Republican presidential front runner Donald Trump cancelled a rally in Chicago in the face of huge protests, triggering violent scuffles that prompted criticism from other candidates on the tone of his mass events.
Tension swelled in the sporting arena at the University of Illinois at Chicago last Friday, as a campaign representative informed the crowd that the rally had been cancelled due to security concerns.
Many holding anti-Trump signs such as "Trump = Hate" and "We are not rapists" - referring to Mr Trump's comments on Mexican immigrants - chanted "We dumped Trump", jubilant that their efforts to stop the rally had paid off.
Supporters, though, responded with "We want Trump", hopeful that the brash billionaire would ultimately make an appearance.
But it was not just a war of words. Protesters were seen reaching for Trump campaign posters held by supporters and ripping them in half, and fist fights broke out throughout the arena where an estimated 8,000 to 10,000 people had gathered.
NOT MY FAULT
I don't take responsibility. Nobody has been hurt at our rallies.
REPUBLICAN PRESIDENTIAL FRONT RUNNER DONALD TRUMP, on the violence that broke out on Friday.
IT'S TO BE EXPECTED
When the candidate urges supporters to engage in physical violence, to punch people in the face, the predictable consequence of that is that it escalates.
TEXAS SENATOR TED CRUZ, on the effect of Mr Trump's messages at rallies.
One protester even rushed onto the stage where Mr Trump was expected to speak and tore up a campaign poster as two policemen tried to haul him off.
The ugly scene comes four days before important primary elections in the states of Florida, Ohio, Illinois and Missouri on Tuesday, as Mr Trump seeks to consolidate his pole position in the race for the party nomination.
"I don't want to see anybody hurt," Mr Trump told broadcaster CNN later. "I think we made the right decision (to cancel)... even though our freedom of speech was violated."
Reports say five arrests were made and two police officers suffered injuries - one was hit in the head with a bottle.
Over the weekend, Mr Trump is scheduled to appear at five more rallies and while increased police presence is expected, all eyes will be on how he handles the crowd.
This, however, was not the first time protesters, many of whom are blacks and Latinos angered by Mr Trump's anti-immigrant rhetoric, showed their displeasure with the Republican candidate. Violence has become something of a recurrent theme at Mr Trump's rallies.
Just hours before the Chicago event, clashes broke out in St Louis, Missouri at another Trump rally, where a black man with a bloody nose and a blood-stained white T-shirt was seen stumbling out of the rally.
Last Wednesday, a white Trump supporter punched a black protester as he was being escorted out of a venue, and the night before, a reporter for a news website alleged that Mr Trump's campaign manager assaulted her. Reports say she has since filed charges.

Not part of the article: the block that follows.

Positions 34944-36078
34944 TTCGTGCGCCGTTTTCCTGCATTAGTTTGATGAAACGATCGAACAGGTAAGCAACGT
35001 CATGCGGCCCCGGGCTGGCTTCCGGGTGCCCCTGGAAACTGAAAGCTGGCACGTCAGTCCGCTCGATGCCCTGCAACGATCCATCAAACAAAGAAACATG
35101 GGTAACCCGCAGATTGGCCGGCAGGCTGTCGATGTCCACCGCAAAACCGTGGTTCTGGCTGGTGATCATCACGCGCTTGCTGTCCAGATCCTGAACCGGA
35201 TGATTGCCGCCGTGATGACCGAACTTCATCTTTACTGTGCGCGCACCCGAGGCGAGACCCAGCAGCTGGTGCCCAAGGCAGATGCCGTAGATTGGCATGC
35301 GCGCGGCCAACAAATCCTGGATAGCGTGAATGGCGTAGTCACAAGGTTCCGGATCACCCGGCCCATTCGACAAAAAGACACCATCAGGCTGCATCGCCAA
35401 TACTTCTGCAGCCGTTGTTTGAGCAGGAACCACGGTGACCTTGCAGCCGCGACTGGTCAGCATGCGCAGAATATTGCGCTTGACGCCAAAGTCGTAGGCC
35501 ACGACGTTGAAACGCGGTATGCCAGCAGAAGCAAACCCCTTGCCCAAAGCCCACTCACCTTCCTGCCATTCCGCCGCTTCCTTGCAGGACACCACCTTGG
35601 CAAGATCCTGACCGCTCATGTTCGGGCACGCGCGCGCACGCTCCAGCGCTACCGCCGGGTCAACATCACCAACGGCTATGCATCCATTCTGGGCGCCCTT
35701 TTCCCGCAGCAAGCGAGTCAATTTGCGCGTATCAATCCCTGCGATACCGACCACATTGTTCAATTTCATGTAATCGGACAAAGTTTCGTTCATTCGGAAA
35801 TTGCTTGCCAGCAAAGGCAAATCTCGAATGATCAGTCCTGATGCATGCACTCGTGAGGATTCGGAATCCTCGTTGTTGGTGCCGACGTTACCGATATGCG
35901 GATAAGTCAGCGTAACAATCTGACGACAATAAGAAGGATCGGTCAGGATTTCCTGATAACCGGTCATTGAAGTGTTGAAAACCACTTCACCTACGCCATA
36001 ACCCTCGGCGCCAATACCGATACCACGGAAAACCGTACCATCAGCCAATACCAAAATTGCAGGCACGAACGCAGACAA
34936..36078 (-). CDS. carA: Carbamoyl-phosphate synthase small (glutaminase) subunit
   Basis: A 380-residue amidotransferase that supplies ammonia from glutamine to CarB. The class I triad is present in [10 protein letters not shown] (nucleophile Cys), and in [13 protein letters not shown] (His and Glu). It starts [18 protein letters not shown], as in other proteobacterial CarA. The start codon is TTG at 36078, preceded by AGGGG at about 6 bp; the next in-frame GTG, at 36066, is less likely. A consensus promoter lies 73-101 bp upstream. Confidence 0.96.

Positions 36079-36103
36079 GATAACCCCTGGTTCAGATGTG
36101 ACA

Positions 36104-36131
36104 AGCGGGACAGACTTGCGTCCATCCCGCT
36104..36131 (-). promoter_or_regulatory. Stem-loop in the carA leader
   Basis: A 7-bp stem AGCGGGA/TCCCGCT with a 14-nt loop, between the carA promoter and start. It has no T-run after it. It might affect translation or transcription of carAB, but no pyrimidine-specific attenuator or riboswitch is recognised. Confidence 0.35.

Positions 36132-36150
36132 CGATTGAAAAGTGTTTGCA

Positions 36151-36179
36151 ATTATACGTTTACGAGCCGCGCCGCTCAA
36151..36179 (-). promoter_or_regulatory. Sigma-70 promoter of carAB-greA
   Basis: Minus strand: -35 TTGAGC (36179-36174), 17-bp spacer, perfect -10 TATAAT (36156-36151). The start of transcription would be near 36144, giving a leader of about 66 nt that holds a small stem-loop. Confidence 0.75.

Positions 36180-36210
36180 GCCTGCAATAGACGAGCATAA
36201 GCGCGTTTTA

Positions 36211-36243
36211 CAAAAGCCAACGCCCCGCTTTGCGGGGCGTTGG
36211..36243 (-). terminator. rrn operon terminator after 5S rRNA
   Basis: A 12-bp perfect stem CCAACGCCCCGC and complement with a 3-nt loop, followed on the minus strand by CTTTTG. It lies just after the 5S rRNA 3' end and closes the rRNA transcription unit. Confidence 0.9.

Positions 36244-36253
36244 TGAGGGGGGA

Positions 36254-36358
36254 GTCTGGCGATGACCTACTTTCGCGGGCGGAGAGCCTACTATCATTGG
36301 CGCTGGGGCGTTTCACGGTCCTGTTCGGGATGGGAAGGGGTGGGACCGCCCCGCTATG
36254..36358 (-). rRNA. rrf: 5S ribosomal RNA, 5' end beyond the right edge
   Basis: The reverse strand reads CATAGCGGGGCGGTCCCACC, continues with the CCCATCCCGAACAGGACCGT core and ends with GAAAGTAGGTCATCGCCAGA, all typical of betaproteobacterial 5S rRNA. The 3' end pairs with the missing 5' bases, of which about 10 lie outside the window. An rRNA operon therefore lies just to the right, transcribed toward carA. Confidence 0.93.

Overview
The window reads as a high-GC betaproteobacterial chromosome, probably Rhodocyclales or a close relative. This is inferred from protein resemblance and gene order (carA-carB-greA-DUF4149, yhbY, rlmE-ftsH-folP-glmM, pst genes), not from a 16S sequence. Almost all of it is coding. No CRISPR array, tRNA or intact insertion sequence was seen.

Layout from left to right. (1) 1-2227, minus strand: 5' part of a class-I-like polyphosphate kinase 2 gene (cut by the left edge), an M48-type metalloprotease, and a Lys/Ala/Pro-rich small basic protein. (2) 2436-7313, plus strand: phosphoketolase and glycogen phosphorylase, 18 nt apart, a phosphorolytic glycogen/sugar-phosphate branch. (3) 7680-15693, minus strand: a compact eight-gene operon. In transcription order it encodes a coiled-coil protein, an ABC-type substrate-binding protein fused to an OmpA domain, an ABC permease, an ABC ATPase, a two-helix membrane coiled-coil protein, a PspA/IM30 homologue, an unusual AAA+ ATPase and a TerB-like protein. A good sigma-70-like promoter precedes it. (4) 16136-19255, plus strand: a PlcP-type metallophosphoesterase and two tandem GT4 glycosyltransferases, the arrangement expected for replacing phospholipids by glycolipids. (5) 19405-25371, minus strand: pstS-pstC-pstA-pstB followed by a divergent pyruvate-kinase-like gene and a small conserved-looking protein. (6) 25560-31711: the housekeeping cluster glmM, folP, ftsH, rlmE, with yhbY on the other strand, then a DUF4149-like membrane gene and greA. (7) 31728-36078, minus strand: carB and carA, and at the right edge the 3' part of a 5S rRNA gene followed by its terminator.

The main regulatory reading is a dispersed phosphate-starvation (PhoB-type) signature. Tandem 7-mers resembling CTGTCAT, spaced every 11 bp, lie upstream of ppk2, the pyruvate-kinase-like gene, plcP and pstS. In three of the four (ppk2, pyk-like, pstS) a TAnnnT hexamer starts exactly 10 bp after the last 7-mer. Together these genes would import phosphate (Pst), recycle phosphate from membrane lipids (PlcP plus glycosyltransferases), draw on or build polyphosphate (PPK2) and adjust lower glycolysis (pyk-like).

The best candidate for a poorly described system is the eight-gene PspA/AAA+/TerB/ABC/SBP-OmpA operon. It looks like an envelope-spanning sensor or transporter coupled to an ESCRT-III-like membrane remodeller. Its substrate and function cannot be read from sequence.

Critics have said that Mr Trump is to blame for the toxic atmosphere surrounding his campaign.
Earlier this month, for example, he encouraged supporters at an Iowa rally to "knock the crap out of them", referring to protesters who had interrupted his speech. He even added that if there were legal fees, he would foot the bill.
But Mr Trump said he did not bear any responsibility for the violence that broke out on Friday.
"I don't take responsibility," Mr Trump told CNN in a phone interview. "Nobody has been hurt at our rallies."
He pushed the blame onto protesters, saying they have been "very abusive" and "overall I think we have been very mild with protesters".
Other candidates, however, have pounced on the chance to point out Mr Trump's failure to unite Americans.
Vermont Senator Bernie Sanders tweeted: "We do things a little different in this campaign: We bring people together."
Florida Senator Marco Rubio said in a CNN interview that Mr Trump should bear responsibility for the "general tone and atmosphere of his campaign" which has pitted groups against each other.
"There are consequences to the things people say in politics," said Mr Rubio. "A president, for example, can't just speak his mind."
Speaking to reporters, Texas Senator Ted Cruz said blame for the events in downtown Chicago rests with the protesters but then added that "in any campaign, responsibility starts at the top".
"When the candidate urges supporters to engage in physical violence, to punch people in the face, the predictable consequence of that is that it escalates. Today is unlikely to be the last such instance," said Mr Cruz.